Alternative names

Ophthalmoscopy is an examination of the back part of the eyeball (fundus), which includes the retina, optic disc, choroid, and blood vessels.

How the test is performed

Direct ophthalmoscopy: You will be seated in a darkened room. The examiner performs this common examination by projecting a beam of light from an ophthalmoscope, an instrument about the size of a flashlight, through the pupil to view the back of the eyeball.

The magnification obtained by using the direct ophthalmoscope occurs because the eye itself is a simple magnifier. The rotating lenses incorporated in the instrument are used to compensate for the refractive error of the examiner or the patient being examined.

Slit-lamp ophthalmoscopy: You will be seated at the same instrument used in examining the front part of the eye. An additional lens will be held close to the eye to enable the doctor to see the fundus. This has the advantage of a stereoscopic view in addition to the magnification of direct ophthalmoscopy. The view is much wider than that of direct ophthalmoscopy, but not as wide as indirect ophthalmoscopy.

Indirect ophthalmoscopy: You will either lie or sit in a semi-reclining position. The examiner performs this examination by holding the eye open. The examiner wears an instrument on the head resembling a miner’s light. While holding the eye open and using a hand-held instrument, the examiner shines a very bright light into the eye. Some pressure may be applied to the eyeball using a small, blunt instrument, and you will be asked to look in various directions.

This examination takes between 5 and 10 minutes. The bright light will be uncomfortable, but the test is not painful. This examination requires more skill and time than the other forms of ophthalmoscopy, but has the advantage of allowing the doctor to see the entire retina.

How to prepare for the test

Indirect ophthalmoscopy and slit-lamp ophthalmoscopy are performed after eye drops are placed to dilate the pupils. Direct ophthalmoscopy can be performed with or without dilation of the pupil.

The dilating drops may impair focusing of the eyes for several hours. Therefore, arrangements should be made for someone else to drive after the examination. Wearing sunglasses or tinted lenses will make the patient with dilated pupils more comfortable.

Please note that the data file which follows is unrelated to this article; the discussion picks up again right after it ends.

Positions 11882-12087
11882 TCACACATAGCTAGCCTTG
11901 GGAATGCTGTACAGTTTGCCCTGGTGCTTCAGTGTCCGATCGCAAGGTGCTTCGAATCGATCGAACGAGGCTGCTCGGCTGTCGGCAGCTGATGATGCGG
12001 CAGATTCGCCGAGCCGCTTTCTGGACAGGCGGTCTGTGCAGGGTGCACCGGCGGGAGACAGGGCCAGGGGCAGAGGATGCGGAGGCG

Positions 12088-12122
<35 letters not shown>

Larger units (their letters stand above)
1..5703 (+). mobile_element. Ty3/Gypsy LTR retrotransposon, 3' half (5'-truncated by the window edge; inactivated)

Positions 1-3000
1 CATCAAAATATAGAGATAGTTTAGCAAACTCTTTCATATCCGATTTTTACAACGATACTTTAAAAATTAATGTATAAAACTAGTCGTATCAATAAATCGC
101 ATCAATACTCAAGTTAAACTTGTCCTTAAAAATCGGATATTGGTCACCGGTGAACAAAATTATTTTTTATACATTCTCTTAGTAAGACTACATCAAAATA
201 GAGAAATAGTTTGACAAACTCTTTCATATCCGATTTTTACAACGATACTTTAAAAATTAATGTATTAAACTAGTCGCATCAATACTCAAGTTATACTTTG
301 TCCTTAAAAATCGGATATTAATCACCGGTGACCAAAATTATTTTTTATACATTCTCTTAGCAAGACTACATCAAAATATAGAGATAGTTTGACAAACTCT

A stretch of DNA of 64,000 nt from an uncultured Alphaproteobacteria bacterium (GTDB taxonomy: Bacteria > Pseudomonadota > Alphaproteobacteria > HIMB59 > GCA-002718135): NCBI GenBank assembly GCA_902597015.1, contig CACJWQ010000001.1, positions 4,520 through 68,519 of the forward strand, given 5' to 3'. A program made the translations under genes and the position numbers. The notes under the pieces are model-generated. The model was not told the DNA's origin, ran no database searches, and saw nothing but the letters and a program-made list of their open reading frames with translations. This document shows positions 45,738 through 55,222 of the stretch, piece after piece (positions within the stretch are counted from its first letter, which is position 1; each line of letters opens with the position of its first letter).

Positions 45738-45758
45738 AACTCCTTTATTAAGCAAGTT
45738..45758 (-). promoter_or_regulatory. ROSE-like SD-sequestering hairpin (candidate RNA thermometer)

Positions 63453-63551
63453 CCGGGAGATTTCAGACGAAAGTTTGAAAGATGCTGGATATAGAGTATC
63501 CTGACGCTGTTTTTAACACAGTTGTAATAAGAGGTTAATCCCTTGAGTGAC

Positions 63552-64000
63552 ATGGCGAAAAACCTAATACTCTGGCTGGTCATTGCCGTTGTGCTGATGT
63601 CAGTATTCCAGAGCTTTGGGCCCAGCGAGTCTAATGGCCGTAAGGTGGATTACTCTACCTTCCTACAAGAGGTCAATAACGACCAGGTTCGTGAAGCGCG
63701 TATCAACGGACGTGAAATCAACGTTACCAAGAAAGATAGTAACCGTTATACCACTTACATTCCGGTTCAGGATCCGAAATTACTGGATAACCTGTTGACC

You should tell the examiner if you:

  • Are allergic to any medications  
  • Any medications are being taken  
  • Have glaucoma or a family history of glaucoma

Infants and children:
The physical and psychological preparation you can provide for this or any test or procedure depends on your child’s age, interests, previous experiences, and level of trust. For specific information regarding how you can prepare your child, see the following topics as they correspond to your child’s age:

  • Infant test or procedure preparation (birth to 1 year)  
  • Toddler test or procedure preparation (1 to 3 years)  
  • Preschooler test or procedure preparation (3 to 6 years)  
  • Schoolage test or procedure preparation (6 to 12 years)  
  • Adolescent test or procedure preparation (12 to 18 years)

How the test will feel
Direct ophthalmoscopy: As the scope is focused, a clicking sound will be heard. The bright light shone into the eyeball may cause brief after-images to be seen.

Indirect ophthalmoscopy: The light is brighter with indirect ophthalmoscopy, so the sensation of seeing after-images may be greater. Pressure put on the eyeball by the blunt instrument may be slightly uncomfortable, but should not be painful. The fundus can usually be seen through cataracts.

If eyedrops are used, they may produce a brief stinging sensation when put in the eyes and a medicinal taste in the mouth caused by the medication draining from the tear ducts into the throat.

Why the test is performed
Ophthalmoscopy is performed as part of a routine physical or complete eye examination to detect and evaluate symptoms of retinal detachment, eye disease such as glaucoma , or if diabetes, hypertension, or other vascular disease is suspected.

Normal Values
The retina, blood vessels, and the optic disc should appear normal to the examiner.

What abnormal results mean
Eye diseases, such as cloudy vitreous, detached retina, optic nerve degeneration or swelling, macular degeneration, and changes caused by glaucoma can be detected. Diabetes, hypertension (high blood pressure), and many systemic diseases can also be detected.

Additional conditions under which the test may be performed:

  • CMV retinitis  
  • Hypertensive retinopathy  
  • Macular degeneration  
  • Melanoma of the eye  
  • Noninsulin-dependent and insulin-dependent diabetes mellitus (NIDDM and IDDM)  
  • Optic neuritis  
  • Retinal detachment

What the risks are
The test itself involves no risk. The dilating eye drops may rarely produce nausea, vomiting, dryness of the mouth, flushing, dizziness, or an attack of narrow-angle glaucoma. If the latter is suspected, drops generally are not used.

Special considerations
Since it can detect the initial stages and early effects of heart and blood vessel disease (particularly high blood pressure), brain disease, diabetes, and specific eye diseases, ophthalmoscopy is one of the most valuable tests. It is considered to be 90-95% accurate.

Johns Hopkins patient information

Last revised: December 8, 2012
by Brenda A. Kuper, M.D.

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